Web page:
Now I’m not going to suggest that Apple planted those stories about the switch to Intel processors. Oh well, I’ve said it. In any case, when Steve Jobs let the cat the rest of the way out of the bag, some of the technology pundits managed, as usual, to screw up the facts about the transition.
So let’s just set the record straight, and get on with it. First of all, there is the perception created in some articles that Apple lost a lot of market share as a result of the move from 680×0 to PowerPC back in 1994. In case you forget, that switchover was far more painful for developers than Mac users. Don’t forget the infamous emulator that allows you to run older applications with good compatibility. It wasn’t terribly fast at the outset, but got better over time, particularly as processor speeds rose quickly. The real reason Mac profit share declined was most likely the release of Windows 95, the first really useful version of Microsoft’s operating system. That, and a huge marketing campaign, made some feel the Mac was irrelevant, that its advantages had vanished.
In retrospect, we know that wasn’t true, but you can’t forget how many Mac users and software publishers went to the Dark Side in those days. So no, I don’t think the migration to PowerPC was that serious a factor.
So, of course, with another major transition afoot, the pundits suggest that Apple again is confronted with the potential loss of market share. Now I can see where some of you might hold off buying a new Mac until the model you like offers Intel Inside. Or maybe not, because it shouldn’t matter what kind of processor is used, so long as performance meets your standards. Do you care, for example, what sort of Ethernet or Wi-Fi chips Apple uses? Of course not!
Besides, there will always be newer, faster computers. To take this logic to its ultimate conclusion, you should never buy any computer, ever, because it’ll some day become obsolete.
If there is any genuine pain in the transition process, it’ll be on the part of developers who must begin to update their software as Universal Binaries, so their apps run on both the PowerPC and Intel processors. But since the first Intel-equipped Macs are roughly a year away, there’s plenty of time to tweak and recompile, which Apple claims should be sufficient for most developers to get their software ready. Between now and then, you will see the magic words “Universal Binaries” on some new products, even though it won’t make a bit of difference until the new hardware is out. But it makes for good copy. The real hope is that you and I won’t be gouged with high prices for those updates. If it’s so easy, it shouldn’t involve more work than a routine bug fix update, maybe even less. Of course, some companies will wait for a major revision before switching to Universal Binaries, so the standard upgrade fee will apply. Microsoft no doubt fits into this category, based on their public pronouncements on the matter.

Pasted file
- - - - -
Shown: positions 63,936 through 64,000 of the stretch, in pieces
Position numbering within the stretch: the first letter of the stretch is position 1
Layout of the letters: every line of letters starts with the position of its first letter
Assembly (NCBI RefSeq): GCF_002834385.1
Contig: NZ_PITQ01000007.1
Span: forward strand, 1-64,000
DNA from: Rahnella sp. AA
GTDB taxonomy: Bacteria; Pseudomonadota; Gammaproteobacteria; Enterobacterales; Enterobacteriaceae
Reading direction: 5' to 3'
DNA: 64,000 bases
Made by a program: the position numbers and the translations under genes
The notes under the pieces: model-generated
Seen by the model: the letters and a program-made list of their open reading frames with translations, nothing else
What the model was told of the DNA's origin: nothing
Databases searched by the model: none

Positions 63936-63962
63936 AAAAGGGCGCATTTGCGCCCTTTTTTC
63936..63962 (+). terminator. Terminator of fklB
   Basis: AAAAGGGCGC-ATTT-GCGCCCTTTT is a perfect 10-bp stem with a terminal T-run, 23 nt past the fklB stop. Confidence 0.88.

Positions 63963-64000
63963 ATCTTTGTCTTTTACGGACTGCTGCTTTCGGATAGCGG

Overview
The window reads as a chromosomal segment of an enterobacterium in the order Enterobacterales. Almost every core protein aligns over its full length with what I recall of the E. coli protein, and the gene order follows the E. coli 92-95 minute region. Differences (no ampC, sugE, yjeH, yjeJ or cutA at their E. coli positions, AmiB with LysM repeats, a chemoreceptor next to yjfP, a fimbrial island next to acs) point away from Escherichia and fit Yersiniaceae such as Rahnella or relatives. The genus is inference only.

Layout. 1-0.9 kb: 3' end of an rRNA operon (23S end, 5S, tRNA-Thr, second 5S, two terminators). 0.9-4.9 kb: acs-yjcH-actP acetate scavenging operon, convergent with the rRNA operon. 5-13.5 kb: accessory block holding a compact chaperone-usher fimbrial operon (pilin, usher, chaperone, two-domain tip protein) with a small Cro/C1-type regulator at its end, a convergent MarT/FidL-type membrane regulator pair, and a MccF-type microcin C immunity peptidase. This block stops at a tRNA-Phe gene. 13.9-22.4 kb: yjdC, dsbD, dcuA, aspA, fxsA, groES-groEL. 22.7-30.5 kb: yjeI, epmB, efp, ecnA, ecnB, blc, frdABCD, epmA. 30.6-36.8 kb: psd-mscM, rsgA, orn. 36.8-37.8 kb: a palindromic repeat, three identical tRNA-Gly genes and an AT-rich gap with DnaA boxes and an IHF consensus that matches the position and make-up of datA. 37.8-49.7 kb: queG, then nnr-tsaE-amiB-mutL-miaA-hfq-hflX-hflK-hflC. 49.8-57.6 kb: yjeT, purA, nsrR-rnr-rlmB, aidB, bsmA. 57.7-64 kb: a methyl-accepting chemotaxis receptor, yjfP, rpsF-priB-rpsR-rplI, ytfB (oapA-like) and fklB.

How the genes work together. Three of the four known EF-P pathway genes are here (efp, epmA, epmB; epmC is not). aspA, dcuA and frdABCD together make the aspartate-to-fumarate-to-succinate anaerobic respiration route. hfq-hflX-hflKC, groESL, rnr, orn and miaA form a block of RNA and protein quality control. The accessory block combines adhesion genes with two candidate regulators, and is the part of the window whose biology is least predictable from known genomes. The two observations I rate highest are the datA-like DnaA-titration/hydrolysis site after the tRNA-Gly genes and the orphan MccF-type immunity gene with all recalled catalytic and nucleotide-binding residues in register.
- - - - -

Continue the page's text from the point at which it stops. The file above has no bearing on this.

The other big issue is emulation. Just how fast will Rosetta be once the new hardware is ready for sale? It looked all right during the keynote, on a 3.6GHz Pentium 4, but Photoshop took quite a long time to launch. I expect performance will be tweaked between now and then, and it may only make a difference for processor intensive software. Regardless, Rosetta won’t be a panacea in any case. It has its limits, according to Apple’s latest documentation on the subject. It will, for example, only work on applications that include G3 support, and won’t run code designed to harness the power of the G4 and G5’s Velocity Engine. Oh, and software that predates Mac OS X won’t run either, which appears to indicate that Classic is on the way out.
And once again, I want to dispel the myth that you’ll be able to run Mac OS X on a plain, jane Intel box. Apple says no. Of course, hackers will try, perhaps attempt to reverse engineer the technology, so Apple will have to cover all its bases. Of course, their legal staff will be in readiness just in case.
The real problem I foresee is device drivers, so your printers and other peripherals will continue to operate on your new Mac with Intel Inside. I imagine all the remaining issues will be clarified in the months to come.
But don’t forget that a year is an eternity in the computer business. While Apple will clearly not back out of its deal with Intel, I’m curious to see just what sort of problems developers will face in getting those Universal Binaries out the door in the real world. I’m also curious to see what sort of Power Macs will appear in the interim. Will it be more of the same, minor incremental updates, or a last hurrah from IBM before Apple cuts the umbilical cord?